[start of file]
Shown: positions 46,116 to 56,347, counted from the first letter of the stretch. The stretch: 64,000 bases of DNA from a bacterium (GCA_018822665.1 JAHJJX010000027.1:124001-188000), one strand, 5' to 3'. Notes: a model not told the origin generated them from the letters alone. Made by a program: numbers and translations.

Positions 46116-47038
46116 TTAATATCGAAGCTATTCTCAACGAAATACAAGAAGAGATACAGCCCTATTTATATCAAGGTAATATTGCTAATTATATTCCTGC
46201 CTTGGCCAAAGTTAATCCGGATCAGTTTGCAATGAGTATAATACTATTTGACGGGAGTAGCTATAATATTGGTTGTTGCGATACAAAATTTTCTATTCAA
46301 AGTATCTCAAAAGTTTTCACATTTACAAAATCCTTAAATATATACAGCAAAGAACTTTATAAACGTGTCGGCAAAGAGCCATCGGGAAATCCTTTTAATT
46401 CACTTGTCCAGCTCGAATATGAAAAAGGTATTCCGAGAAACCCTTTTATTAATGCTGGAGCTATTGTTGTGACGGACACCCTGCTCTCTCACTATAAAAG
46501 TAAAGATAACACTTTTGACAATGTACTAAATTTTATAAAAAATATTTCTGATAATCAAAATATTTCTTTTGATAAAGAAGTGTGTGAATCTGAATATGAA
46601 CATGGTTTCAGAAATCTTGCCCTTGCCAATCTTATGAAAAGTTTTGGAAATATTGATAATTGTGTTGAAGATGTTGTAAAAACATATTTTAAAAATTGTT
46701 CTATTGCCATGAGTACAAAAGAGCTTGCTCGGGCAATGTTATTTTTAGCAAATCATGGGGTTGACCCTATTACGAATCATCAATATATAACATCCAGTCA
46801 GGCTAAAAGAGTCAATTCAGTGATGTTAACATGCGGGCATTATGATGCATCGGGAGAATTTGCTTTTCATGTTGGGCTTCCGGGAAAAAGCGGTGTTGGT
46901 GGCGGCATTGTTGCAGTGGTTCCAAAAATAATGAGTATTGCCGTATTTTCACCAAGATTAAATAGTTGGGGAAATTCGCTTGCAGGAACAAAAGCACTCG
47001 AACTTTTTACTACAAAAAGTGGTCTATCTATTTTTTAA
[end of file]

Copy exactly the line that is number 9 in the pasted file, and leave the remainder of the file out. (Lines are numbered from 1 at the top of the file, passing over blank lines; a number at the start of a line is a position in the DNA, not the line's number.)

46701 CTATTGCCATGAGTACAAAAGAGCTTGCTCGGGCAATGTTATTTTTAGCAAATCATGGGGTTGACCCTATTACGAATCATCAATATATAACATCCAGTCA